The business reported a global year-on-year sales growth of 16% in 2017, with the UK alone seeing sales growth of 12.5%. Globally, Quorn saw the biggest sales increases in the US (+35%) and Australia (+35%).
Speaking to Food Manufacture, Quorn ceo Kevin Brennan said the business was “pleased but not surprised” with the level of growth seen. He added that there were markets such as Germany that “still have a long way to go” in terms of sales, but were “growing aggressively”.
Brennan attributed the overall growth to consumers aspiring to the vegan lifestyle. “There is growth in the number of vegans in the UK and around the world,” he explained. “Our sales have been quite exceptional and beyond [the level they would be] if they were just bought by vegetarians.
“I think Veganuary is part of this and consumers are aspiring to veganism – like gluten-free, vegan is shorthand for a good product and is embraced by more consumers, not just vegans.”
Brennan said recent hygiene breaches in the meat industry just reinforced consumer concerns about meat production. “It’s evident that the time-gap between one meat production issue to the next seems to be getting shorter, from Horsegate to 2 Sisters to Russell Hume. All this does is reinforce concerns that consumers should be cautious about the meat they buy. Certainly these scares help the category.”
Investment in new product development
Much of the company’s growth was attributed to its stream of new products. Brennan said it had invested heavily in its research and development (R&D) department as a priority to further its ambitions to be a billion-dollar business by 2027.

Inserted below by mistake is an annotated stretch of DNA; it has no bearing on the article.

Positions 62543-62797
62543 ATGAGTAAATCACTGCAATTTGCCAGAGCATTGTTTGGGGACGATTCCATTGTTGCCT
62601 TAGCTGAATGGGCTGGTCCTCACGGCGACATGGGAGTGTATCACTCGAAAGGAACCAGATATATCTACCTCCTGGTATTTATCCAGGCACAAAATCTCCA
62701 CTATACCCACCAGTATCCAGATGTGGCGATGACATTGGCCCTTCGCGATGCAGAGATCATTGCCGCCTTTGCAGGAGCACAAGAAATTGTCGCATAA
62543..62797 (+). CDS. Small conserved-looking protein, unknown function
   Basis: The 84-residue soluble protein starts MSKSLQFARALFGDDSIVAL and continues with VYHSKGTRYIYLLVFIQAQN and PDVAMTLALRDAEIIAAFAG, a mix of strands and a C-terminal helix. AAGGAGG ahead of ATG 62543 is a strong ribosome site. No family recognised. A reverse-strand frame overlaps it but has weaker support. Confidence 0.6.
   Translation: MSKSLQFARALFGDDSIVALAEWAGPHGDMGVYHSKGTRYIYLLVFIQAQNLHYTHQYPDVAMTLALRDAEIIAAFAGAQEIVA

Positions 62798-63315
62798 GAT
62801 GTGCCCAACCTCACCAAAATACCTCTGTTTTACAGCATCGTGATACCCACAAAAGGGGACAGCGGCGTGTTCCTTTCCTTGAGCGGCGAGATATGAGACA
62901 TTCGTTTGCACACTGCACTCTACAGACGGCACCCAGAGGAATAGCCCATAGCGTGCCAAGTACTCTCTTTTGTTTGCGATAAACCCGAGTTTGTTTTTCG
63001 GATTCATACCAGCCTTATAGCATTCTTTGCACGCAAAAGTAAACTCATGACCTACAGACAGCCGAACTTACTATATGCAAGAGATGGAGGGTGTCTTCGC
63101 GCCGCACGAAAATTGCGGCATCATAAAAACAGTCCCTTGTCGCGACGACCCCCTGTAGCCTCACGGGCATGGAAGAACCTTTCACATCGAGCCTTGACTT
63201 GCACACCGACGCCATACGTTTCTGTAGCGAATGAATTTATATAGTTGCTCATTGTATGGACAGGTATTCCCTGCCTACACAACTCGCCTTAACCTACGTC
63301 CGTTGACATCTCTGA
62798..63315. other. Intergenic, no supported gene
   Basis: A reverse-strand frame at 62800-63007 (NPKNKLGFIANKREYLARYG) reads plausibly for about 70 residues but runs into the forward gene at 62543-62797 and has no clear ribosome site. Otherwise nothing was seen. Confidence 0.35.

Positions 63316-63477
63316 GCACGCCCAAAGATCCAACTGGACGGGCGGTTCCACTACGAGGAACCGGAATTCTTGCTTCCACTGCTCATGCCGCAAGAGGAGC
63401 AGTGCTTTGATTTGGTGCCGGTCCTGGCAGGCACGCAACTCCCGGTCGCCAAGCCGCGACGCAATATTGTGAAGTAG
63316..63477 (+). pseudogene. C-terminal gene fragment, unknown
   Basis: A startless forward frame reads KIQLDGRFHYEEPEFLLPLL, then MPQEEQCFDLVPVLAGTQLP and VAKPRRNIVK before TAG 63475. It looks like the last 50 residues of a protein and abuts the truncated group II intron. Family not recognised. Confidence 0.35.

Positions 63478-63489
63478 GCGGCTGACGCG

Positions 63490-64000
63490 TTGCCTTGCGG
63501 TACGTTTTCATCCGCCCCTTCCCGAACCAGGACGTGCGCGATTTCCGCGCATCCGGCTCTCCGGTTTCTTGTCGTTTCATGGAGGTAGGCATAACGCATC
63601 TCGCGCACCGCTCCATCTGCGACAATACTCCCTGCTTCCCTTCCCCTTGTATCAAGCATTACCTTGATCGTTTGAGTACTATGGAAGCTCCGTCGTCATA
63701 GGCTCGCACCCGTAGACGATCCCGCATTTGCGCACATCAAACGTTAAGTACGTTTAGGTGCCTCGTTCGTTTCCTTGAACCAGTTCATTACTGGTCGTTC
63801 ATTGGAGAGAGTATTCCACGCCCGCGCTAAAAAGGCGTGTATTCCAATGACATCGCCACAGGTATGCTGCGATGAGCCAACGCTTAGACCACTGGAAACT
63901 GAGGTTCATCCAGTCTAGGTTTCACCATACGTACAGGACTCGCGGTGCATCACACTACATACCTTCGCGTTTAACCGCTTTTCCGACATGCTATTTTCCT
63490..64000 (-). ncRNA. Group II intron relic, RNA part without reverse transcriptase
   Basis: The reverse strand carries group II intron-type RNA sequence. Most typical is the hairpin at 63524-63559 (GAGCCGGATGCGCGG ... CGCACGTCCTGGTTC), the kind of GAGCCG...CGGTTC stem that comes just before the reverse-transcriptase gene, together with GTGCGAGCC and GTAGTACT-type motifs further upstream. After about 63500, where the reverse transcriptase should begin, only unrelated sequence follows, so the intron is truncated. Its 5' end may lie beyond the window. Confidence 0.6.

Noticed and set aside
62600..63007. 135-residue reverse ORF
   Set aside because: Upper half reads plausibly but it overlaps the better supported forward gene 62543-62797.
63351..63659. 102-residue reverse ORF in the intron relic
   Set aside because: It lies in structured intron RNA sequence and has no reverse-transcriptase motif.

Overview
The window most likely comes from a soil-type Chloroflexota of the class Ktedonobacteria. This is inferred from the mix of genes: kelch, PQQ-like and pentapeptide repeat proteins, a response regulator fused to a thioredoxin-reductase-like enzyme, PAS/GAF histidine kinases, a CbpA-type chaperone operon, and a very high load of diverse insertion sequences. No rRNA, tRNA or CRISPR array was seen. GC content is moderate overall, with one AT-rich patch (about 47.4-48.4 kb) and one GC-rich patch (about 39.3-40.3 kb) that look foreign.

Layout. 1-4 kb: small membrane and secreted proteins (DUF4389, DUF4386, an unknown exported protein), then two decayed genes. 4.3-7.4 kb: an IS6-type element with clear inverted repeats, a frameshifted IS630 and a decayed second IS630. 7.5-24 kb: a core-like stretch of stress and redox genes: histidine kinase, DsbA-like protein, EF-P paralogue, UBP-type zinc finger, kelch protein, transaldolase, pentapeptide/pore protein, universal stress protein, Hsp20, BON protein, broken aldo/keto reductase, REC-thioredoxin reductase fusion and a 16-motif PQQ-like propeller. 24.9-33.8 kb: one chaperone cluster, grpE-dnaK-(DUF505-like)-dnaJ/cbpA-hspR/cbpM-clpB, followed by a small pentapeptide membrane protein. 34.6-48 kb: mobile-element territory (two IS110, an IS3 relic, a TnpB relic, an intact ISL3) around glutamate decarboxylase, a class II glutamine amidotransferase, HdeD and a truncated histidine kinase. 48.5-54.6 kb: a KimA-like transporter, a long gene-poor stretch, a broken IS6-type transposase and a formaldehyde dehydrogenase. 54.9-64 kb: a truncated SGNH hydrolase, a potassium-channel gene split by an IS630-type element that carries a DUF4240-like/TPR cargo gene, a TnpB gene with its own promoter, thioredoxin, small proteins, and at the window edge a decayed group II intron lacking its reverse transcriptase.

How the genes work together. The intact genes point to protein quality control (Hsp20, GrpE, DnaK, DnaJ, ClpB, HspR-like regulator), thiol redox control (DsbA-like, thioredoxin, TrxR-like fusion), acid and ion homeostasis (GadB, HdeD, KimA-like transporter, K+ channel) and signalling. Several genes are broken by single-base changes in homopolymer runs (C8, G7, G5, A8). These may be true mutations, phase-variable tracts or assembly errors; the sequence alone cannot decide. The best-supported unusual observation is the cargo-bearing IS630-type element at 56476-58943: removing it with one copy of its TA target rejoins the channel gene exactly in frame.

“We’ve been significantly growing our investment in R&D and it’s an area we’ll continue to grow,” he said. “There’s still a lot of opportunity to grow and innovate in our category.”
Last year, Quorn launched a multi-year expansion plan, which Brennan said was on track in 2018. In September the business plans to open a new facility in Billingham, with another site in the same area earmarked for August 2020.
As well as the new sites, Brennan said the business was likely to hire up to 100 new people this year, adding to the 600 it currently employs, with further employment growth planned for following years. “We’re having a continual pipeline of growth at Quorn and expect to take on 50 to 100 people each year as we grow the business,” he said. “It’s this level of growth that’s needed as we aim to become a billion-dollar business.”
He said the roles would be spread across the entire business.
Own-label and lab-grown
With own-label offerings in the category on the rise, Brennan said branded ranges such as Quorn would still drive the market. “Any category in the UK will have competition from own-label, but it’s still at a lower level in ours. The 15–20% growth in the meat-free category is largely driven by the investment in innovation by brands like ours. Own-label has a role to play, but I think the retailers recognise that Quorn plays an important role in driving category growth.”
Although investments in lab-grown and clean meat businesses were on the rise around the world, he said Quorn was not under threat. “It’s a generalisation that a lot of the lab-grown meat companies talk as though there are no solutions available when we have continued to solve this issue for many years now,” he said. “They have an ability to act as if there is no solution out there.”
Brennan said he believed a lot of the talk around lab-grown meat stemmed from the businesses themselves.
“The nature of their business is that they have some major backers and they have to keep up the PR machine. The sales don’t currently justify the investment, so they tend to be fairly relentless about what they’re going to do in the future.
“Our view is that there are multiple solutions out there to feed a growing population, and clean or lab-grown meat solutions are needed. It’s not an area we’re focused on and we wouldn’t see it as competition as multiple solutions are going to be needed. There’s enough demand globally for more than one product.”